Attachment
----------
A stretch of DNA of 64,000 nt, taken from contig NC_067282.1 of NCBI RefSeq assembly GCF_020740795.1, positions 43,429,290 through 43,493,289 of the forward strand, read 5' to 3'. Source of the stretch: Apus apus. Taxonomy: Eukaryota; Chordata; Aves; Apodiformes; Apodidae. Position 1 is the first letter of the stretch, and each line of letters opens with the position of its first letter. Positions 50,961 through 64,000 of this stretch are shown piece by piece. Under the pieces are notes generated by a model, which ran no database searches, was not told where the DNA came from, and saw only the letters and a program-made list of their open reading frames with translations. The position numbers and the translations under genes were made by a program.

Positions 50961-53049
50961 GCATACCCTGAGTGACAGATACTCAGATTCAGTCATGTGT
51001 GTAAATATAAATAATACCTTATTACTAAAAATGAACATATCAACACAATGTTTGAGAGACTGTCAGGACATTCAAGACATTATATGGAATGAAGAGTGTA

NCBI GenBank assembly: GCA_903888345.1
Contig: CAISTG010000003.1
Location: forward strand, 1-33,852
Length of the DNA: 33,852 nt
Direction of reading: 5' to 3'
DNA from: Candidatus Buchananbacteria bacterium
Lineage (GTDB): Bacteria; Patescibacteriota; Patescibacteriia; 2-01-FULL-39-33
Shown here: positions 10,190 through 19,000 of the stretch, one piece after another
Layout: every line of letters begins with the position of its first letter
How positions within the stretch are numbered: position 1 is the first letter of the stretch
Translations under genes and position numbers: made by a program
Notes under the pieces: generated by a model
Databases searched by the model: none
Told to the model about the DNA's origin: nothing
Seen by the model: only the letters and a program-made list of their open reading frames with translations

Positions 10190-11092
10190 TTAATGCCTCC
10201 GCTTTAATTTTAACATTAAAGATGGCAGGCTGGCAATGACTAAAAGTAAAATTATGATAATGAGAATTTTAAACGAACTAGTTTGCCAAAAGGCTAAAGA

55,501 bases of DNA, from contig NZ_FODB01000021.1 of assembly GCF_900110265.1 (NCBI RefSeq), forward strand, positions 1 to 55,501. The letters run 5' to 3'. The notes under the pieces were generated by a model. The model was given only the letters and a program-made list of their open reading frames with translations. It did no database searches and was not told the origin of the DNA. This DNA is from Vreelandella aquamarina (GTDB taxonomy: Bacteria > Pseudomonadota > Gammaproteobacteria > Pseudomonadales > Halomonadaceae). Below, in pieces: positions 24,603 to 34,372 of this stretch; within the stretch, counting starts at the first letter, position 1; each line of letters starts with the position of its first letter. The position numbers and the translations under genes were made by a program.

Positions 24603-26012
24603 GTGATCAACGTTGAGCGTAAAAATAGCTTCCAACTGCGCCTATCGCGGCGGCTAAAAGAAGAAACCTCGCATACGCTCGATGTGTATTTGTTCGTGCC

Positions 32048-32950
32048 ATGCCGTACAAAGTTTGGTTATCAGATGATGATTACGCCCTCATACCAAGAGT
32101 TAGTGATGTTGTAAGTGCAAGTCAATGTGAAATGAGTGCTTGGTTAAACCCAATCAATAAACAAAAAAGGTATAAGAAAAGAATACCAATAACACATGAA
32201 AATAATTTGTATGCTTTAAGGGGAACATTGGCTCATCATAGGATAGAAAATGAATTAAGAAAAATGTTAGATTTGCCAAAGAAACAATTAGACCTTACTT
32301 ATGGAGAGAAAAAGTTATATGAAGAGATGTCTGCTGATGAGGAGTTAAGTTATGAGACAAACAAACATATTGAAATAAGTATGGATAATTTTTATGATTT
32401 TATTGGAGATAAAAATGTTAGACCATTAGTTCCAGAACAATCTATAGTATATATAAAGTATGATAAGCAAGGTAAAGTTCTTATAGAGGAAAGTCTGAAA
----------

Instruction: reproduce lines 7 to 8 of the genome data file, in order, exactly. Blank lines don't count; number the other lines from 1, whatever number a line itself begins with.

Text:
Location: forward strand, 1-33,852
Length of the DNA: 33,852 nt